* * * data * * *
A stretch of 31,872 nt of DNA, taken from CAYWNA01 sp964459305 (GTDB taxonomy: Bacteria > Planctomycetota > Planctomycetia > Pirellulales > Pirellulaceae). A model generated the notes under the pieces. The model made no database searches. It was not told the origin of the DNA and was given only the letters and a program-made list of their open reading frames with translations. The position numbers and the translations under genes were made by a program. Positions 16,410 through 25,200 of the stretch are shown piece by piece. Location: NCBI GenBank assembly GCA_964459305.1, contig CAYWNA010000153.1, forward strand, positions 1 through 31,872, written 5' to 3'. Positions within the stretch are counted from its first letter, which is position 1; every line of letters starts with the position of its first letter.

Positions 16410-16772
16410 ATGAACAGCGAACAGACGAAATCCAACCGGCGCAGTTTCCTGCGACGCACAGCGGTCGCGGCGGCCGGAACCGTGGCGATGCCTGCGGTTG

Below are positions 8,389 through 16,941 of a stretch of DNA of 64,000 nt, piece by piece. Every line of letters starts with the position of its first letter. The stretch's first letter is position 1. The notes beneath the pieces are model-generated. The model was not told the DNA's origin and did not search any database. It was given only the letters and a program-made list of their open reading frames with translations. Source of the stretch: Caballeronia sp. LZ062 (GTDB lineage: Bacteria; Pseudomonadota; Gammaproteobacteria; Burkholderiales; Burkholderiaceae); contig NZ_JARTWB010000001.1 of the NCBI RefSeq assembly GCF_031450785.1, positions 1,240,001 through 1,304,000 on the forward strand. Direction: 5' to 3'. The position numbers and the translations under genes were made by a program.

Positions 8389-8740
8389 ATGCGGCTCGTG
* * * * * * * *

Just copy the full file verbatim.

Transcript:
A stretch of 31,872 nt of DNA, taken from CAYWNA01 sp964459305 (GTDB taxonomy: Bacteria > Planctomycetota > Planctomycetia > Pirellulales > Pirellulaceae). A model generated the notes under the pieces. The model made no database searches. It was not told the origin of the DNA and was given only the letters and a program-made list of their open reading frames with translations. The position numbers and the translations under genes were made by a program. Positions 16,410 through 25,200 of the stretch are shown piece by piece. Location: NCBI GenBank assembly GCA_964459305.1, contig CAYWNA010000153.1, forward strand, positions 1 through 31,872, written 5' to 3'. Positions within the stretch are counted from its first letter, which is position 1; every line of letters starts with the position of its first letter.

Positions 16410-16772
16410 ATGAACAGCGAACAGACGAAATCCAACCGGCGCAGTTTCCTGCGACGCACAGCGGTCGCGGCGGCCGGAACCGTGGCGATGCCTGCGGTTG

Below are positions 8,389 through 16,941 of a stretch of DNA of 64,000 nt, piece by piece. Every line of letters starts with the position of its first letter. The stretch's first letter is position 1. The notes beneath the pieces are model-generated. The model was not told the DNA's origin and did not search any database. It was given only the letters and a program-made list of their open reading frames with translations. Source of the stretch: Caballeronia sp. LZ062 (GTDB lineage: Bacteria; Pseudomonadota; Gammaproteobacteria; Burkholderiales; Burkholderiaceae); contig NZ_JARTWB010000001.1 of the NCBI RefSeq assembly GCF_031450785.1, positions 1,240,001 through 1,304,000 on the forward strand. Direction: 5' to 3'. The position numbers and the translations under genes were made by a program.

Positions 8389-8740
8389 ATGCGGCTCGTG